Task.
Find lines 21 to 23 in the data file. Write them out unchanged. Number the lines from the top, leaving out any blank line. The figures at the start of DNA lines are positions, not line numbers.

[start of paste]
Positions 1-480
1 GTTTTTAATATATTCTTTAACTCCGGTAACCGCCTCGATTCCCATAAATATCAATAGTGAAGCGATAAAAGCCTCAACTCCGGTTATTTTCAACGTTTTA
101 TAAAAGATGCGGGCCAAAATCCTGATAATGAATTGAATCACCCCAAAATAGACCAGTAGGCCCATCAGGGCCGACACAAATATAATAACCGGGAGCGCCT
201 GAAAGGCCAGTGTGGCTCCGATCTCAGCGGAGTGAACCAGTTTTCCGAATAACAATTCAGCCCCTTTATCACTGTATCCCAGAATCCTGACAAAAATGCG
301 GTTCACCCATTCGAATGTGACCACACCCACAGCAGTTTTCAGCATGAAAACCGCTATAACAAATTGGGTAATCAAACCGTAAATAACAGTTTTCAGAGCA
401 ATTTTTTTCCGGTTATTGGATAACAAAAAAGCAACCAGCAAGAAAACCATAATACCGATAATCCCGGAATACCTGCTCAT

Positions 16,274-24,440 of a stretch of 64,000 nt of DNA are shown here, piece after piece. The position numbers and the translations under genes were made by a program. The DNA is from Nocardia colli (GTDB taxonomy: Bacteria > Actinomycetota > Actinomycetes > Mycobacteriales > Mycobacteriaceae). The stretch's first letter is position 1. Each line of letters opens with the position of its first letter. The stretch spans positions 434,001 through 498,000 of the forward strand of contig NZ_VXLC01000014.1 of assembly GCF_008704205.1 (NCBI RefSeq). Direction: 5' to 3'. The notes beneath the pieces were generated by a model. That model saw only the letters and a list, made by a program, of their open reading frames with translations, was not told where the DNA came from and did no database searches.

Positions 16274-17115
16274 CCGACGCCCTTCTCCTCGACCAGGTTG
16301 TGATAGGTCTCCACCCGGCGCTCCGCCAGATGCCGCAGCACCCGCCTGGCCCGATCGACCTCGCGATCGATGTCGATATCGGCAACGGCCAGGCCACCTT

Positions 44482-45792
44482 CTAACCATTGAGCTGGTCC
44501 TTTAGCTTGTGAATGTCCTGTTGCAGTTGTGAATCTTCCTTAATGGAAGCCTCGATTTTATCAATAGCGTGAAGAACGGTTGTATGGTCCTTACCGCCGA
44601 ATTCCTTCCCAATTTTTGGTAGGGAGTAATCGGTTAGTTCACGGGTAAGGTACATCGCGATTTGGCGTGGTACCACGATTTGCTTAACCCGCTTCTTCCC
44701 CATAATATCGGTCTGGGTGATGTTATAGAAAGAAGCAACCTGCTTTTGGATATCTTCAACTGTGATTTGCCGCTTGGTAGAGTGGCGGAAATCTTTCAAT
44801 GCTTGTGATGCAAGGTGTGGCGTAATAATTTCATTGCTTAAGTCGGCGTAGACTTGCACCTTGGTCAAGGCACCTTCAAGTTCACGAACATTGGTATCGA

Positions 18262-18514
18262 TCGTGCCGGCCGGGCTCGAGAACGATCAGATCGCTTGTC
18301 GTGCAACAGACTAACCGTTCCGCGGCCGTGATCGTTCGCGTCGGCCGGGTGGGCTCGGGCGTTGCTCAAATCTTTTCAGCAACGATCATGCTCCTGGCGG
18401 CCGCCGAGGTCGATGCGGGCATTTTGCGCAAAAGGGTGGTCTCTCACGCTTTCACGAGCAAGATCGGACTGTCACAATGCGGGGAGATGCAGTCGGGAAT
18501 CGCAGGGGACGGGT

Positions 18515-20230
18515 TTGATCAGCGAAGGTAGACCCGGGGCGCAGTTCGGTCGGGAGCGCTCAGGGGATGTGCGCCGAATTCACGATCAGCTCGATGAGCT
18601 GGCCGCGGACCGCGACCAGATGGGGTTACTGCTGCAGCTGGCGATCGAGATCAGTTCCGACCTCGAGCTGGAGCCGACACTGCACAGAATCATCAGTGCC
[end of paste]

18501 CGCAGGGGACGGGT

Positions 18515-20230
18515 TTGATCAGCGAAGGTAGACCCGGGGCGCAGTTCGGTCGGGAGCGCTCAGGGGATGTGCGCCGAATTCACGATCAGCTCGATGAGCT